I ‘d been digging for victory in the brassica patch for most of the morning, and would have gone on longer, but for the hunger pangs. Creakily, I straightened up, heeled my spade a spit down and hung my tin hat on its wooden handle.
Enticing smells wafted from the kitchen. “What’s for lunch?” I asked my wife. “I’m starving”.
“Well,” she said, smoothing down her pinny, “we’re starting with smoked salmon, capers, black pepper corns, slices of lemon and thinly-cut wholemeal bread, washed down with a crisp Sancerre. For the main course, we’re having boeuf en croute, with a selection of four seasonal vegetables, served with vintage claret from Fortnums. And, to finish, it’s home-made profiteroles with double cream and rich, dark chocolate.”
“Blimey,” I said. “Isn’t that all a bit, er, extravagent?”She gave me one of her long, disapproving looks. When she finally spoke it was with feeling. “Don’t you know there’s a recession on?” she said.
Of course. How stupid of me. Here we are, in January 2009, with Gordon Brown’s New Year message still ringing in our ears. We are a nation in crisis, he had said, but we have been through worse times in our long island history. What we need is a touch of the Blitz mentality – the gritty stoicism that has seen us through our darkest hour to victory.
During World War II there were shortages of everything, and the Government had to introduce rationing. Hoarding food was a crime, as was bribing the butcher for an extra sausage. This time, though, it is different. There is plenty of everything and it is tantamount to treason not to go out and buy. Instead of issuing ration books to control our spending, the Government is printing money to encourage us to consume for victory. Every newly purchased Louis Vuitton handbag, every plasma TV lugged home fresh from Comet, every gift-wrapped bottle of Parfum de Posh ‘n’ Becks is a nail driven into the coffin of the foe.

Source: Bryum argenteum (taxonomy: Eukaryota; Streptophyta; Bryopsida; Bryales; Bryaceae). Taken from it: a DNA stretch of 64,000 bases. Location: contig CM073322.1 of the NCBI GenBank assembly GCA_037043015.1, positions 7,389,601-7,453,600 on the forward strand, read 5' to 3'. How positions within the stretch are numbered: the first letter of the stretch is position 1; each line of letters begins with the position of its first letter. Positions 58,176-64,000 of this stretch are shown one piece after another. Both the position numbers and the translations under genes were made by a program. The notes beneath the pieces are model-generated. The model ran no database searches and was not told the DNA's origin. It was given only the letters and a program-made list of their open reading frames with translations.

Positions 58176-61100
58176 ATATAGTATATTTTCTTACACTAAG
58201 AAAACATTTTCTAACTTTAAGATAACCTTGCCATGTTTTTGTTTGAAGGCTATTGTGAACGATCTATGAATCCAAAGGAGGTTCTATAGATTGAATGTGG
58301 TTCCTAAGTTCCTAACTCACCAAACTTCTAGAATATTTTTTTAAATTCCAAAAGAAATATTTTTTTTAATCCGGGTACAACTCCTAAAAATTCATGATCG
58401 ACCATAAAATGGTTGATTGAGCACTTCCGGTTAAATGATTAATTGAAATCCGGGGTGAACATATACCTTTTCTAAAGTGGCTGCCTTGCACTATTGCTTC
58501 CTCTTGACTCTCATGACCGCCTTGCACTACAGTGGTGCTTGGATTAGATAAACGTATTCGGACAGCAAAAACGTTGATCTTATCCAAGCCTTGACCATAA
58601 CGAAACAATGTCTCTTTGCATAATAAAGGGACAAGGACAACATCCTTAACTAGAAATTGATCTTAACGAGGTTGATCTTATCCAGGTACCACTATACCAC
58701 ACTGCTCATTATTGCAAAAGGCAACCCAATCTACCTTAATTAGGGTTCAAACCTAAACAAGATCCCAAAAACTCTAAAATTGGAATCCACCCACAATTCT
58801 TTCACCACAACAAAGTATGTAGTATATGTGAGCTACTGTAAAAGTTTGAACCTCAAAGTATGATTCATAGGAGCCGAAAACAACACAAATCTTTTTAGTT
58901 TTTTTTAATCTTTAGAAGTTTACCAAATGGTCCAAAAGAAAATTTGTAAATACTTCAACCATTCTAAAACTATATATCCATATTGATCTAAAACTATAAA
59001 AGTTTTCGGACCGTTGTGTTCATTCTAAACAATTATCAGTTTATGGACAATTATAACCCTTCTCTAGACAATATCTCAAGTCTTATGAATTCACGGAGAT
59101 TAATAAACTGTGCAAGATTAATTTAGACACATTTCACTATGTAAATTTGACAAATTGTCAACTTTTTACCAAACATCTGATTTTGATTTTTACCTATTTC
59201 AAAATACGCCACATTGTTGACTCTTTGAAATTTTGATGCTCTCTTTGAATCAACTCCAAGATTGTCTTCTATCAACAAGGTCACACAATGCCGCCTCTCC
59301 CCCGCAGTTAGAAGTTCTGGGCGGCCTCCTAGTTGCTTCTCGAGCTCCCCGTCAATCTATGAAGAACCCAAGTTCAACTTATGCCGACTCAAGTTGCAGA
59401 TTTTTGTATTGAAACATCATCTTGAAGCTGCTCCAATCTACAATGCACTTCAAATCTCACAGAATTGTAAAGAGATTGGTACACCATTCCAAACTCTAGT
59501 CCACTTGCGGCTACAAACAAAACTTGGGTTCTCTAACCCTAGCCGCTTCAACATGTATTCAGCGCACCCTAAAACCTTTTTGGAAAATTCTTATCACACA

So they think Old England’s done, eh? Well sod that, we’ll show ’em. We’ll shop in the high streets, we’ll shop in the malls, we’ll shop in the boutiques, we’ll shop in the farmer’s markets. We’ll eat like kings. We shall never surrender.
And at our head is Gordon, leader, nay saviour, of the free world. Daily, he can be seen picking his way though the rubble of the British economy. True, he’s not wearing a siren suit or waving a cigar, and all the v-signs are being flicked by the crowd, but he has that jowly bulldog look that bespeaks defiance.
You have to admire his unquenchable optimism. After all, it’s not easy to invoke the Dunkirk spirit in Britons of today. In the Forties, we would smile grimly in the face of adversity and muddle on whatever. Today, when disaster befalls, we flock to buy flowers, fall weeping on each other’s shoulders and sue for compensation.
Do not forget the enemy within. Beware the siren voices of the Greens and the Global Warmists, the nay-sayers who rejoice in the imminent collapse of the market economy, who tell us that we must learn to live without plenty, to put behind us the ambrosial pleasures of consumption and, in short, through rigorous self-denial create a world fit for the Middle Ages. They believe their hour is come. We must defy them.
No one pretends it will be easy. News from the front is not good. There are heavy losses on the high street and worse is to come. But rest assured there’s enough of the old British gumption left to see us through. Some bright day, we shall lay flowers on the tomb of the unknown shopper and remember their sacrifice – crushed to death under stampeding feet on the first day of Selfridges’ sale.
In the meantime, when the high streets of our ancient kingdom are gap-toothed – here there was once a Woolworth, there an MFI – it behoves us all to put aside petty differences, to pull together and consume like we have never consumed before, not for our own sake, let it be known, but for the sake of generations yet unborn.
We Murrays are proud to be doing our bit, though we have had our setbacks. Only the other day, I was patting my lips with my napkin, having eaten the best part of a side of venison, when my wife came in ashen-faced.
“What is it? Bad news?” I said, trying to look calm. “The worst,” she said, slumping into a chair and sobbing gently, her head in her hands. “Oh no, not that,” I said. “Yes”, she murmured. “One of our credit cards is missing.”